Dr. David Wakefield: Yeah, that’s no problem. If they ask about it then it just opens a door to talk about whatever you want to talk about.
Show Host: I know of it. I guess we would consider, or I would consider as a pastor, attitude as a component of the mind. How important is attitude in an attitude of faith or an attitude of optimism or just a person has just a sunny side look about life, how important is that?
Dr. David Wakefield: Correct me if I am wrong, I think it’s Philippians 2:5, 2:15, it says, “Let this mind be in you which is also in Christ Jesus”, another translation says, “Let this attitude, heavy attitude of Christ…” Some people say attitude is everything – yes, it’s very, very powerful what you believe and your mindset – that’s one of the things that I do as a psychologist is help people transform their mindset that will work for them to believe even the words that I use with them, words of expectancy, belief that when I talk about a doctor ‘that doctor is a very good doctor, you know, they will help you get well; this is going to work for you’.
I mean how you see life becomes your reality whether it’s reality or not. So its probably other than the power of God, the power of your mind and your attitude, what you believe, what you think is extremely powerful and there’s a lot of examples of where it has changed things.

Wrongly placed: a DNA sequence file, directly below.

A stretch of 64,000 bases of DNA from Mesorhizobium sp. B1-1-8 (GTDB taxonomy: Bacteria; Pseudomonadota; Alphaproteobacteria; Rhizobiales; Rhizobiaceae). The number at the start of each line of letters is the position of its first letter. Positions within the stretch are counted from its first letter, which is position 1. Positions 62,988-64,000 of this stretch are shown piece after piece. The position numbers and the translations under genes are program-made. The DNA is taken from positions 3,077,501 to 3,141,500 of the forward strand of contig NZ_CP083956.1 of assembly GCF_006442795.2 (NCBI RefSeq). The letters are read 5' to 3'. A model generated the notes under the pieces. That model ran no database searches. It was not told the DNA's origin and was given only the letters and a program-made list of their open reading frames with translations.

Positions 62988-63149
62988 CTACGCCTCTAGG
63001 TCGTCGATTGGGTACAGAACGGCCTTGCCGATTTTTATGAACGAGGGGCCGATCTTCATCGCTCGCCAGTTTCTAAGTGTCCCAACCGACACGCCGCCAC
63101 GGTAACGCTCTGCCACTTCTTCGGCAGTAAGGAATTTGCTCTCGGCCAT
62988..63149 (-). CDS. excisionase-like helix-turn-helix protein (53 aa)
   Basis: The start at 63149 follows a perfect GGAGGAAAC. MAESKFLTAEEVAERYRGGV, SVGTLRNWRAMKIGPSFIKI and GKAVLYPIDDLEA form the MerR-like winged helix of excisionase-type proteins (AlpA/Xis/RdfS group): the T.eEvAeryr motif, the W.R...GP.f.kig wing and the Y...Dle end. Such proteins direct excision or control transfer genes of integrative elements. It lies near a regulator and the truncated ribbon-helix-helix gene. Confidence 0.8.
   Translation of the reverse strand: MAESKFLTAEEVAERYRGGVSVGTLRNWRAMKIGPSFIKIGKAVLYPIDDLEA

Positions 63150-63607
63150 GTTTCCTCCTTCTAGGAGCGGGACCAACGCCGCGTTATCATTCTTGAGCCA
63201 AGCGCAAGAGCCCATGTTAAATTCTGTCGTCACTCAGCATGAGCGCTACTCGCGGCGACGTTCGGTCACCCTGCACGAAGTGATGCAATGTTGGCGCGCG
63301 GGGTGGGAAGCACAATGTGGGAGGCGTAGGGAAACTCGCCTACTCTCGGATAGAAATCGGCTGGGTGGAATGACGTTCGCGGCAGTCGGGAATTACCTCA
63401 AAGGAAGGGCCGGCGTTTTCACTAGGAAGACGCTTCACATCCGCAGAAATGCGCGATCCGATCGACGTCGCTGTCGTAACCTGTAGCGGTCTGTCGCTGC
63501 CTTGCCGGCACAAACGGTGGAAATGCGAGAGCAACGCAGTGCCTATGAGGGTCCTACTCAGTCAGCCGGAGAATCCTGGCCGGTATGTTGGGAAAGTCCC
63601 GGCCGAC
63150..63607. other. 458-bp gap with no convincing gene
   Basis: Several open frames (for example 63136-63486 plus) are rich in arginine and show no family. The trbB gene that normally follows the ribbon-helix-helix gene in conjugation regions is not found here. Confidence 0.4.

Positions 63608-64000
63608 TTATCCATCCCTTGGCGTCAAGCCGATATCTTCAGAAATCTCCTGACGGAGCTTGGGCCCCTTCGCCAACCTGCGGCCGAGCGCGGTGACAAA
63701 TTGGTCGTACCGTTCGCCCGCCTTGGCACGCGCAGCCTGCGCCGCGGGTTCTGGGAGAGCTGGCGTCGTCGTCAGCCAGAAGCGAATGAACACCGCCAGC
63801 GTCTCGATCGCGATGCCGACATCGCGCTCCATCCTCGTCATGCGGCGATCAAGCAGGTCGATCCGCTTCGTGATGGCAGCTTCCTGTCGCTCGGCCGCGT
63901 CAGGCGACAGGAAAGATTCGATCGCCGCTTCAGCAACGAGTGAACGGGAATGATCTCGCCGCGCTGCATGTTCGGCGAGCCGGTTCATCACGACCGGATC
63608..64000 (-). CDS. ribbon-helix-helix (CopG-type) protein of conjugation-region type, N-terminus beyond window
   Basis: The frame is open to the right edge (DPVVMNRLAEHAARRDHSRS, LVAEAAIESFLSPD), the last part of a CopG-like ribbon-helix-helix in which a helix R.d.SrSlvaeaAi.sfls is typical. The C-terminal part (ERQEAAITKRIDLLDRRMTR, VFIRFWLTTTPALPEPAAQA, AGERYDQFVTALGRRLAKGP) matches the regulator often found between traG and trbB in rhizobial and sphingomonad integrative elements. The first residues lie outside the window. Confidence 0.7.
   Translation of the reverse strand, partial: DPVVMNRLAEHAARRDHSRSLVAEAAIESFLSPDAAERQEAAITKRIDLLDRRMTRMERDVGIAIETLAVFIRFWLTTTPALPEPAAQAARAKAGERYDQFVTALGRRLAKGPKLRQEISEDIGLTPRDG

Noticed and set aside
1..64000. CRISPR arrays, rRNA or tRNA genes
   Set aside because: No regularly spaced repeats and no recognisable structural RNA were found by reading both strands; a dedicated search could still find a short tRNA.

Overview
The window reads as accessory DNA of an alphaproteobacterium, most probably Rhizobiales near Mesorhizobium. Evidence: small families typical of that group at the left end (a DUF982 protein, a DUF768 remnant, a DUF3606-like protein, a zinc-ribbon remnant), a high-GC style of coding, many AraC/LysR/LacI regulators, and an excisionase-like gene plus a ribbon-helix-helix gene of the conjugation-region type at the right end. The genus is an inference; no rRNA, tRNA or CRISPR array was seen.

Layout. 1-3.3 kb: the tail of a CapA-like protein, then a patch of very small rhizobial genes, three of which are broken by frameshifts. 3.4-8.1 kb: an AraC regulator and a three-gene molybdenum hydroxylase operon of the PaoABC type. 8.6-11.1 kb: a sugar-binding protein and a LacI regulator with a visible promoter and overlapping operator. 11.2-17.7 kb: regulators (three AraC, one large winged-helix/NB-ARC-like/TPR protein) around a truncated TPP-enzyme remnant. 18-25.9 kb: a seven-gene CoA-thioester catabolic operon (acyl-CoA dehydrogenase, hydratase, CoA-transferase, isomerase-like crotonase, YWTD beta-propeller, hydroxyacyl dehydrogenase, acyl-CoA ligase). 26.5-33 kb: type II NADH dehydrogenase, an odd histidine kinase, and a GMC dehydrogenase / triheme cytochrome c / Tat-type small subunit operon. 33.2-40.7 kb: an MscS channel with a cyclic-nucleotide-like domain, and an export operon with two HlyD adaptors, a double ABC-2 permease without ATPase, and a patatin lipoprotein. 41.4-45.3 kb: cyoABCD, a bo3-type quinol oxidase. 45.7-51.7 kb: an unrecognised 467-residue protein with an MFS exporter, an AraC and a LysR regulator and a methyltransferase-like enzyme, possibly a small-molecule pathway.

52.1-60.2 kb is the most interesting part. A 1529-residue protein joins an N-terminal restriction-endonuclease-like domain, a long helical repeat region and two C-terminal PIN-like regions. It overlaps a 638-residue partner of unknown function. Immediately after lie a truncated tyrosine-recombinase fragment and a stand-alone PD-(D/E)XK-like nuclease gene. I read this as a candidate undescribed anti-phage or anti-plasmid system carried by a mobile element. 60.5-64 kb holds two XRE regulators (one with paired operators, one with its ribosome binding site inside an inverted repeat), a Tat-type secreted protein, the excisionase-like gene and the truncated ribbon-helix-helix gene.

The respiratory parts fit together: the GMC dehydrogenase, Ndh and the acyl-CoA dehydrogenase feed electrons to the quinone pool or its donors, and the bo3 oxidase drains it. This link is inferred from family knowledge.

Show Host: You know that really fascinating to me because I have heard sometimes people kind of diminish that part and just you know, there’s some well known ministries that have brought their ministry around possibility thinking and the power of positive thinking and we preachers are always trying to be deliverers of hope and I have heard a few people through the years kind of diminish that and say, “Well, you know, that’s a small part of life. It really isn’t that important”, but it sounds to me that even medically that’s validated that your whole outlook about life, how you, whether or not you are able to channel positive energy and get positive thoughts and really build that up. I mean it really is valid. It’s not just a superficial issue; it’s very valid.
Dr. David Wakefield: Very.